A couple nights ago I was making a big batch of quinoa (for eating through the week) and threw the steamer basket on top of the quinoa in the rice cooker and put a halved yam (orange sweet potato) in there. After a 40m cycle and sitting on Keep Warm for another half an hour, the yam had the texture of mousse. I don't believe in putting cinnamon and sugary stuff on sweet potatoes, but I did have a little bit of coconut milk left in the can I used for dinner and I drizzled that over. Sweet tooth appeased, with bonus fiber.

A common saying on low-carb boards is "fat fights cravings", so make sure you're getting plenty of avocado, coconut milk/cream, nut cream/butter in your meals.

Don't forget about broiling/roasting. "One sheet dinners" are a big trendy thing right now, and you could do big pans of vegetables and tofu or prep some other protein side. When you're roasting, don't forget the delicious oddballs like quartered radishes, parsnips, green beans, beets, turnips, rutabaga. Lately I've been making stuff like that, or a batch of tomato sauce, and flipping the proportions so it's a little bit of pasta (like one *actual* serving split between two people) topped with lots of veg/sauce.

I've recently had the revelation that homemade beans are amazing, and I make a big batch to parcel out into baggies with quinoa, roasted vegetables, nuts, etc that I can just dump out over greens - either salad or sauteed greens - and be sitting down to eat in 5m, with maybe half an avocado or a diced tomato.
posted by Lyn Never at 1:17 PM on March 8 [1 favorite]


Last threadsit: we own an Instant Pot, two slow cookers, one massive rice cooker, so we are covered for gear. Also, since the arrival of Instant Pot, my husband makes beans from scratch a lot. We also eat a lot of steel cut oatmeal for breakfasts!
posted by Kitteh at 1:55 PM on March 8


This Quinoa Salad with Black Beans and Mango is super yummy.
posted by backwards guitar at 2:34 PM on March 8 [1 favorite]


Appetite for Reduction! The arabian red lentil soup is even better with preserved lemon and no rice. The split pea soup is amazing. The thai green beans & red curry tofu are great! Hottie black eyed peas & greens. I'm sure there are so many more.

From Isa Does It, the butternut squash, lentil & kale salad is pretty much perfect.

For easy dinners, I often make either chickpea cutlets (if I've planned ahead) or gardien/other fake meat (if not), plus a green vegetable.

I agree that roasty sheet pan dinners are great. Roasted chickpeas, baked plantains, and roasted brussels sprouts/broccoli/whatever, are so good with hot sauce and/or light guacamole-esque sauce (1/2 avocado, big handful or even two of cilantro, juice of a lime or two, a tiny bit of olive oil, a little onion and salt blended).

I almost never eat a starchy side dish with dinner, mostly because I'm too lazy to make two side dishes and lots of veggies and beans have plenty of carbs without one, but I think it's a helpful way to make sure I'm eating enough vegetables since I can't fill up on bread, rice or potatoes (Though sometimes I have nothing but potato pierogi.)

If you're making pasta, see if you like black bean pasta (just typing this made me laugh remembering your black bean flour ask). I love it - it fits with pretty much any pasta sauce and doesn't get soggy as leftovers, plus, you can just load it up with veggies and already have your protein built-in.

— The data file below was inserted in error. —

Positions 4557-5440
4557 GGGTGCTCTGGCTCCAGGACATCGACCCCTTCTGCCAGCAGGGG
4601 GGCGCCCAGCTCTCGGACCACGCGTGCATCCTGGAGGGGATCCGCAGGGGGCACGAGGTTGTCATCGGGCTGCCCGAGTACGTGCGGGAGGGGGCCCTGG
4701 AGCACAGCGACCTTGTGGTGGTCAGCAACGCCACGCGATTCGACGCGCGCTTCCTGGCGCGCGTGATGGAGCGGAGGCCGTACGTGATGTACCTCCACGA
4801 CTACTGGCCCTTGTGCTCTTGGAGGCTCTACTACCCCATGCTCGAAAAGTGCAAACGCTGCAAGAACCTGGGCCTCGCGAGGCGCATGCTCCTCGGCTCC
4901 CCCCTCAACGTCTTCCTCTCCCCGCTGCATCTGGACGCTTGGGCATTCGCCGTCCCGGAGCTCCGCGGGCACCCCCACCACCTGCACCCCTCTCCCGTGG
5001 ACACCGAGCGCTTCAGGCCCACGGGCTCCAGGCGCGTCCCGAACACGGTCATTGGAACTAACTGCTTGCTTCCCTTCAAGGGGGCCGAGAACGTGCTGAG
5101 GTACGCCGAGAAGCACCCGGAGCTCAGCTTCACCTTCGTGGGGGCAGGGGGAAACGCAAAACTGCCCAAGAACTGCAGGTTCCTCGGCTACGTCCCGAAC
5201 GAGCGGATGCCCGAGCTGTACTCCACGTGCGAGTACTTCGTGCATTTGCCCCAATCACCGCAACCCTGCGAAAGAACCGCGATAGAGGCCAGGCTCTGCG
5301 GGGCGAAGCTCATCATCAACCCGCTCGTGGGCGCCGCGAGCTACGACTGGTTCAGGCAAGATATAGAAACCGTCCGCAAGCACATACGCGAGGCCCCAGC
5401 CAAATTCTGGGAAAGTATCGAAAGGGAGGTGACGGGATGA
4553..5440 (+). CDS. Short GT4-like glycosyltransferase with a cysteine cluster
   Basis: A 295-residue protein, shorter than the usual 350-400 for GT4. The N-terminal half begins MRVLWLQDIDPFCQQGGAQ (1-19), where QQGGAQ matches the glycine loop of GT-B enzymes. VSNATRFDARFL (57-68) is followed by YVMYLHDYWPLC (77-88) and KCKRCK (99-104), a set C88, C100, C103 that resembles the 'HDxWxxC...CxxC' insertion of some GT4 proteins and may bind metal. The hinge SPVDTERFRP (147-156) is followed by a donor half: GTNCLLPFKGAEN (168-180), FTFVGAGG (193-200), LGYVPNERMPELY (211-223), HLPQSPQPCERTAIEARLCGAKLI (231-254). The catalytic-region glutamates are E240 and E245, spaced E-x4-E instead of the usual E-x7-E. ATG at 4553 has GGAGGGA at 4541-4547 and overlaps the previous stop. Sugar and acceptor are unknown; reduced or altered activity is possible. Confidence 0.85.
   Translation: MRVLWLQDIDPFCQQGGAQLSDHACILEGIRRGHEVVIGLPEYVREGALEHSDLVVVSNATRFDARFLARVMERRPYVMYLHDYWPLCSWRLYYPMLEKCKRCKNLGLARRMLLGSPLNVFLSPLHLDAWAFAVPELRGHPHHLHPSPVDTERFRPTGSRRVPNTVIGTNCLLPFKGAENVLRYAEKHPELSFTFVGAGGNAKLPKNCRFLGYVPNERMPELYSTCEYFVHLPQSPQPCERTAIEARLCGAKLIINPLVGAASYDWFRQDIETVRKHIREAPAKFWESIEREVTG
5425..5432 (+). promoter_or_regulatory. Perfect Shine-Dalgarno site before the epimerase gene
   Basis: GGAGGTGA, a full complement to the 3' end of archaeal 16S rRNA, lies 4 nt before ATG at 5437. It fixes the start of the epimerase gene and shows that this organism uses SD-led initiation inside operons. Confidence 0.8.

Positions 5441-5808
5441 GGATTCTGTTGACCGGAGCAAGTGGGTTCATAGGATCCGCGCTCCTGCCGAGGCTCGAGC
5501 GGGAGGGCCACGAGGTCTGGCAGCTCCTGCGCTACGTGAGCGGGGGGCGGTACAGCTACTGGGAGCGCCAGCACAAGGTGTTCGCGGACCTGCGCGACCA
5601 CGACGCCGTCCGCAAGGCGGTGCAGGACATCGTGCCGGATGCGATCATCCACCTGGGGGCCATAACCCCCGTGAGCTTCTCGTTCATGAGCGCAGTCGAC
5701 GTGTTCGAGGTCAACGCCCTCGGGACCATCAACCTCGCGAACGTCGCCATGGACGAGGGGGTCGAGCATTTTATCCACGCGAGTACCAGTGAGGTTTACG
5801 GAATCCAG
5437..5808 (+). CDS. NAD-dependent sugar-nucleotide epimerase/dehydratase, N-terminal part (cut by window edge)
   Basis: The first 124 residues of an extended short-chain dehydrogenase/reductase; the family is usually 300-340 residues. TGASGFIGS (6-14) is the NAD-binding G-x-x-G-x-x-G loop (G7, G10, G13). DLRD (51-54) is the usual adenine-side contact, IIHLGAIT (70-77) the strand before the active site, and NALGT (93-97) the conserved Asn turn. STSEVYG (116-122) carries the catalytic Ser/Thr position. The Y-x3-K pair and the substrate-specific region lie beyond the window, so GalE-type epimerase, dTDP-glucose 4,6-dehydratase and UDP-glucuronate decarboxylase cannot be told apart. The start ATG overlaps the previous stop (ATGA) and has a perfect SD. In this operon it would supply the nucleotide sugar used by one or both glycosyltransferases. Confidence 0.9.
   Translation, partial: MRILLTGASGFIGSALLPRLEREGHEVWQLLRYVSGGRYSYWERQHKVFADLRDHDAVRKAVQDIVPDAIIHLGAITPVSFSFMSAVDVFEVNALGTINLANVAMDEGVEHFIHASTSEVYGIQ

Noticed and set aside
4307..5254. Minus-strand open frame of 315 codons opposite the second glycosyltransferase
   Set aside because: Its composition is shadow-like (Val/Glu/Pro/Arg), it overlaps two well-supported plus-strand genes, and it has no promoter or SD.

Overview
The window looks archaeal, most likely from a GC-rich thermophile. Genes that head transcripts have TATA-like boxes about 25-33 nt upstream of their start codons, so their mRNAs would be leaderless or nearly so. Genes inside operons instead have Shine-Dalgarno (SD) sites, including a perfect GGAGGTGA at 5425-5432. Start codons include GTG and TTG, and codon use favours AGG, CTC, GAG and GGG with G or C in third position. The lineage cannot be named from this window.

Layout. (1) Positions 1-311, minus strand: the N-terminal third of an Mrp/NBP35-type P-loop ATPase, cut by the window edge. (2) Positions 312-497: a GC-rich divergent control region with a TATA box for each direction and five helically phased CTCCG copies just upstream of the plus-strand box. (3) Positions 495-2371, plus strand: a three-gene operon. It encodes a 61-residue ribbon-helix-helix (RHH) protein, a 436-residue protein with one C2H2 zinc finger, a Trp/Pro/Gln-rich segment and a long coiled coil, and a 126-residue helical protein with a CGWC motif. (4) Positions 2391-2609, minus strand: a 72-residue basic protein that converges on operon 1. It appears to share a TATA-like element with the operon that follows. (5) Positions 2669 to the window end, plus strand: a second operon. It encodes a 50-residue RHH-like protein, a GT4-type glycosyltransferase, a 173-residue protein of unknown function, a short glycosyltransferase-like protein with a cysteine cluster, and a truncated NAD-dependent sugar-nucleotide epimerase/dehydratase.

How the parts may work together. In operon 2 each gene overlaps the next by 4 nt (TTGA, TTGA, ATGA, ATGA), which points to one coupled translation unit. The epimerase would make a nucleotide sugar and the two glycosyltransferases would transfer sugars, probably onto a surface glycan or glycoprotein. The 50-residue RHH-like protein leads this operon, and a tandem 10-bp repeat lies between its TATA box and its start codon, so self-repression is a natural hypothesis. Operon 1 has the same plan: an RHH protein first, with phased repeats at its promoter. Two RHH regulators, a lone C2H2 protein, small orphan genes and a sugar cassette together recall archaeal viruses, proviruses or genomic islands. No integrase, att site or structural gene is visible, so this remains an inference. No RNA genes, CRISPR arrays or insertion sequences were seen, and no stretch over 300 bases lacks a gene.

posted by snaw at 6:17 PM on March 8 [7 favorites]


Since you have an Instant Pot, I love the cookbook Vegetarian Under Pressure - all of the recipes are actually vegan. A number of reviewers on Amazon complain because it's really designed for old-fashioned pressure cookers, so it doesn't specify timing for the Instant Pot. But really, all you have to do is cook the item as long as it says for the ingredient that needs to cook the longest. I make soups and stews from it and frequently throw in frozen spinach to increase the vegetable content.
posted by FencingGal at 6:38 AM on March 9 [1 favorite]


Nthing the extra fat idea. If you eat enough fat, you're too full to care as much for carbs. Nut butter, full fat coconut milk, avocado, lots of oils, chia etc. If you are aiming for weight loss note that high fat + high carb in one day = unhappy weight results.
posted by crunchy potato at 9:41 AM on March 9


Extra fat includes dark chocolate for me. If it's good quality (supermarket chocolate costing £1.50-£2/100g meets that bar in the UK), it's not bitter, and if it's 70%, that's more than enough protein and fibre to offset the sugar that's in it.
posted by ambrosen at 10:24 AM on March 9


Here are some recipes I use that might be up your alley:

African Peanut Stew (good way to eat a lot of greens)
Vegan Chickpea Curry (I like to add a bunch of greens to this, too)
No Queso-Dilla (very carby, but if you're like me and prone to making a lot of Daiya quesadillas, this is a much healthier alternative that lends itself well to adding whatever veggies you happen to have on hand. I tend to add canned corn. You don't actually need to use a blender for this--I just mix everything with a potato masher)

I like to do steel cut oats with vegan yogurt and ground flaxseed and a bunch of fruit.

You might try doing a partially raw diet. I don't buy into the idea that there's anything particularly special about raw foods, but I think it tends to force you to eat more fresh fruits/veggies and fewer processed/refined carbs, which seems to be one of your aims.
posted by Gymnopedist at 4:01 PM on March 9


Oh, pretty much every 4 serving soup recipe can handle having a good-sized bunch of kale, spinach or collard greens added.

I'm sure I've linked it on here (and maybe even responding to one of your questions before), but the serious eats chickpea & spinach stew is amazing. Cutting the oil in half still gets you a great result.
posted by snaw at 2:02 PM on March 10


For breakfast, the baked omelet from Terry's Protein Ninja book might be a good choice. It's super easy to make (use parchment to line your pan or you'll never get it out, the recommended foil is a disaster). You can add more or different veggies without detriment, and I find that it holds in the fridge and reheats well for at least 4 days. You'll probably want some hot sauce or avocado or some kind of enlivening or enriching thing to add to it as it's pretty austere, but it's a great, healthy base for a meal.
posted by snaw at 2:07 PM on March 10